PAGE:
XENON Dark Matter Search Experiment


XENON is a next-generation Dark Matter Direct Detection experiment, which will use liquid xenon as a sensitive detector medium to search for WIMPs (Weakly Interacting Massive Particles). These particles, postulated by Super Symmetry (SUSY), are believed to have a mass in the neighborhood of 100 GeV, to ignore Electromagntic Interactions, and to permeate the Universe.

XENON plans to probe the lowest SUSY parameter space, with a sensitivity of 1 event/100 kg/year. The project is funded by the National Science Foundation for a Phase I study. Development and support of a US National Underground Laboratory and a strong worldwide collaboration will make XENON one of the most promising dark matter searches.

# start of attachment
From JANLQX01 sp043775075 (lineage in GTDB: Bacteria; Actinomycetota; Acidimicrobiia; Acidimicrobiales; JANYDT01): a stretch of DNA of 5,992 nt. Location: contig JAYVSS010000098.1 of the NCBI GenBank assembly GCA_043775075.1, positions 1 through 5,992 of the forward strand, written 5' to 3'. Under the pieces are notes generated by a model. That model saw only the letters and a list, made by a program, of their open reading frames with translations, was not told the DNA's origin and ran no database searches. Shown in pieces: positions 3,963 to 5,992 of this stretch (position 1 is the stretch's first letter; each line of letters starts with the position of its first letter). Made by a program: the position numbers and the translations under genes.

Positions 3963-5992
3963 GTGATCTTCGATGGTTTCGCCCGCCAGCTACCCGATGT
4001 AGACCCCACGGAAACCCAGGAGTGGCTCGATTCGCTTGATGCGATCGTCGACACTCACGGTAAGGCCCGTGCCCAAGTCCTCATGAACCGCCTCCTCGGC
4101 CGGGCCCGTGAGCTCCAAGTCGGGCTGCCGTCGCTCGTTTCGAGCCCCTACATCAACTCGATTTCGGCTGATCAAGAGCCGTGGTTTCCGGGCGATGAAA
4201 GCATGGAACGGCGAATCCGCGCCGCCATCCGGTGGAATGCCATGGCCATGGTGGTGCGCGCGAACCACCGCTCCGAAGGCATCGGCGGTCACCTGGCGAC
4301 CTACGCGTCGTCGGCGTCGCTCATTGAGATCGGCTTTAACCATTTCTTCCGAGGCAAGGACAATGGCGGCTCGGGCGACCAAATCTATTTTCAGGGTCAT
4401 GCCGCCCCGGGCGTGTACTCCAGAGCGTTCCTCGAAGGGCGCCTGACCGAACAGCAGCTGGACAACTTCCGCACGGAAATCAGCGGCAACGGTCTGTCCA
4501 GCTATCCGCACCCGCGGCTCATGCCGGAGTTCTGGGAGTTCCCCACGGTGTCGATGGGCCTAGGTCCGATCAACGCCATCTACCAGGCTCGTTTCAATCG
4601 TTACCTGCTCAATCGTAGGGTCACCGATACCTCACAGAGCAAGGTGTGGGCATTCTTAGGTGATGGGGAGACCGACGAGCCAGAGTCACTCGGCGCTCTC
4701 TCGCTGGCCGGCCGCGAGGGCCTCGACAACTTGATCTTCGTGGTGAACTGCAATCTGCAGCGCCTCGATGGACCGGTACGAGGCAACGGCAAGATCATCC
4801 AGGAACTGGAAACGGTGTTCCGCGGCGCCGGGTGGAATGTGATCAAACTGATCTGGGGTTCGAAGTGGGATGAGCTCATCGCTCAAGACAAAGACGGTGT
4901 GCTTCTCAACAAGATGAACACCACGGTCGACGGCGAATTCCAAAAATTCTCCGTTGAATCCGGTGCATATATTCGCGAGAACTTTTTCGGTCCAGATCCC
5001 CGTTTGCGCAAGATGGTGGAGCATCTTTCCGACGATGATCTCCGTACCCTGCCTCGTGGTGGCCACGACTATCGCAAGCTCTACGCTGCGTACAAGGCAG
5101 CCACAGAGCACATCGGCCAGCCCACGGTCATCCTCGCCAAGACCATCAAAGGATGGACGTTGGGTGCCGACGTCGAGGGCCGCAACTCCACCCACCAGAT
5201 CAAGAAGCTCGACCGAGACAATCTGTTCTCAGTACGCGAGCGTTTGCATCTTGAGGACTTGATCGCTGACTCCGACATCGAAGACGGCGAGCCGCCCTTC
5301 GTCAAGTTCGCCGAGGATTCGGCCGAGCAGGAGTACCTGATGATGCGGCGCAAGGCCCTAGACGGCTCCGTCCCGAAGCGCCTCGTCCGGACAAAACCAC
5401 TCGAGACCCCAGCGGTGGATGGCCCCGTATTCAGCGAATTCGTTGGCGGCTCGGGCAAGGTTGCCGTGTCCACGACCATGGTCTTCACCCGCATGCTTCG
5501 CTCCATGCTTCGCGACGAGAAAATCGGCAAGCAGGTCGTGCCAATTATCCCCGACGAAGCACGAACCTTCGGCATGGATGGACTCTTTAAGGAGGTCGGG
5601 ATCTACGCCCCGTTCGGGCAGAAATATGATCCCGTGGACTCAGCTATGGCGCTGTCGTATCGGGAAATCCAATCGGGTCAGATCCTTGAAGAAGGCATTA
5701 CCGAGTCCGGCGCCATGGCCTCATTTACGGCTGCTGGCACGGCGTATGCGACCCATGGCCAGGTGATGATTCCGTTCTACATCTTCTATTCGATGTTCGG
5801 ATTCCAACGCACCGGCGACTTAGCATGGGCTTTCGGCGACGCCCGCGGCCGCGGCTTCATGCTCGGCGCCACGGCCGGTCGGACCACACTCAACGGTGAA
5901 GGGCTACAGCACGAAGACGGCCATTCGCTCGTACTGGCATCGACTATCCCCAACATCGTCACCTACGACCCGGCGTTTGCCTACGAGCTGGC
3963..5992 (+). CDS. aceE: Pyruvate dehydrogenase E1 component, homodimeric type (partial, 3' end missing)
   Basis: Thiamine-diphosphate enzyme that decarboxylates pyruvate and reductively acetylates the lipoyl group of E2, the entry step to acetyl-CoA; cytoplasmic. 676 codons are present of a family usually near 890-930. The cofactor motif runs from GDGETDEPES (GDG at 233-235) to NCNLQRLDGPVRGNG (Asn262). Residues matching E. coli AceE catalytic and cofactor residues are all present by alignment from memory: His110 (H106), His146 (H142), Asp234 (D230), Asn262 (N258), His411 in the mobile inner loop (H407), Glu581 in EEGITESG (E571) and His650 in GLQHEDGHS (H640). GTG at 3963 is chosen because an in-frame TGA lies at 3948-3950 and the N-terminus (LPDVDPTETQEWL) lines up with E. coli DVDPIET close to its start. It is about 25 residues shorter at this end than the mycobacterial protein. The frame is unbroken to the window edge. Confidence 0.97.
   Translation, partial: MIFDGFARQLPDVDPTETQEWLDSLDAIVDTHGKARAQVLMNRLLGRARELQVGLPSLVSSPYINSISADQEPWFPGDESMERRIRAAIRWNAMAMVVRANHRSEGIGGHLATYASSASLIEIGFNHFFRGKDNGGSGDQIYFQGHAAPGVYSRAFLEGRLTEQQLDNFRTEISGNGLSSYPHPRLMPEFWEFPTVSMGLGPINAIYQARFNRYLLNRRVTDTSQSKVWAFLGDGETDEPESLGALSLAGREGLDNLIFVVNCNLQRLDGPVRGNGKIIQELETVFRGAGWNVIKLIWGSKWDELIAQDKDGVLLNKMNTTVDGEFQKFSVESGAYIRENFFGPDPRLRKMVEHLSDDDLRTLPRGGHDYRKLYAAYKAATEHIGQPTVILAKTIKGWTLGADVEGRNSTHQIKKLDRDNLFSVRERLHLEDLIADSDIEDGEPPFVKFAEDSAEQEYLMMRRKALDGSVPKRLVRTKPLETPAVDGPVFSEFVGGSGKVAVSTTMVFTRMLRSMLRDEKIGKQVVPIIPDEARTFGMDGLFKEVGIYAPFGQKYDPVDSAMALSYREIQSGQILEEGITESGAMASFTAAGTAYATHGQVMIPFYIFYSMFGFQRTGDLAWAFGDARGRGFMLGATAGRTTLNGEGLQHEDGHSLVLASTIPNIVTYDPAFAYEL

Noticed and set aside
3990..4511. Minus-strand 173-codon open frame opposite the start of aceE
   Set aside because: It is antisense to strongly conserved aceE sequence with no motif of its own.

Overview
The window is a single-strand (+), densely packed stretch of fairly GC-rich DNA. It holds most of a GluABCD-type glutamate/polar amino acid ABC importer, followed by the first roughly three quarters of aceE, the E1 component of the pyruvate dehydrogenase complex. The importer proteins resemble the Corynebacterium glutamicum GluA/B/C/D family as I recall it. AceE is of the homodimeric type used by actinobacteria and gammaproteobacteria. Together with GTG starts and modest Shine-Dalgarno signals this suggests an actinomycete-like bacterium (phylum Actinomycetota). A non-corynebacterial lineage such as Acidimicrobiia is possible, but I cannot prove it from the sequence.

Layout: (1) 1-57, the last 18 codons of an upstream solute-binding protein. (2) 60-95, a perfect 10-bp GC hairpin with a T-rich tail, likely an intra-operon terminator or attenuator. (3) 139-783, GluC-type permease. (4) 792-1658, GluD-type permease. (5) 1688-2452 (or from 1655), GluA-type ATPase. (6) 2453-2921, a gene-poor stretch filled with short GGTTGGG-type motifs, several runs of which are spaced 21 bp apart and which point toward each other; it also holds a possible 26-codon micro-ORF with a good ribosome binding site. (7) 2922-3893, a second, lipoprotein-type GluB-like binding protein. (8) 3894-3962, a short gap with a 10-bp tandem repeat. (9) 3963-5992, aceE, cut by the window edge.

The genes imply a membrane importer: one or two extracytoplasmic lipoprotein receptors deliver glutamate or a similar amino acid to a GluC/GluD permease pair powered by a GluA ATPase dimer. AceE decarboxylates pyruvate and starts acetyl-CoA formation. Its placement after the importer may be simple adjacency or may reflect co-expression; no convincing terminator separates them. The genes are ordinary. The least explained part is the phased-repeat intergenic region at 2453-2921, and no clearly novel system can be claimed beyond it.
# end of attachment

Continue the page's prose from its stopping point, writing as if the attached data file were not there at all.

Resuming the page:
A schematic representation of the XENON design is shown above. An array of 10 such position-sensitive liquid xenon time projection chambers (LXeTPC) will make the detector a tonne-scale experiment. Each TPC will comprise 100 kg of active xenon mass, and be self-shielded with additional LXe.

A modular approach is preferred over a single detector for several reasons. The most important is simply a feasibility argument: we have already built a 30 kg LXeTPC and have used it for several balloon fights of the Liquid Xenon Gamma-Ray Imaging Telescope (LXeGRIT).

The experience gained through this development effort, and the prior years of R&D on noble liquid detectors, give us the confidence that a 100 kg TPC optimized for dark matter detection can be built successfully. With an array, a failure of one module would not halt the entire experiment. Operational effciency is clearly higher than with a monolithic detector of 1-tonne.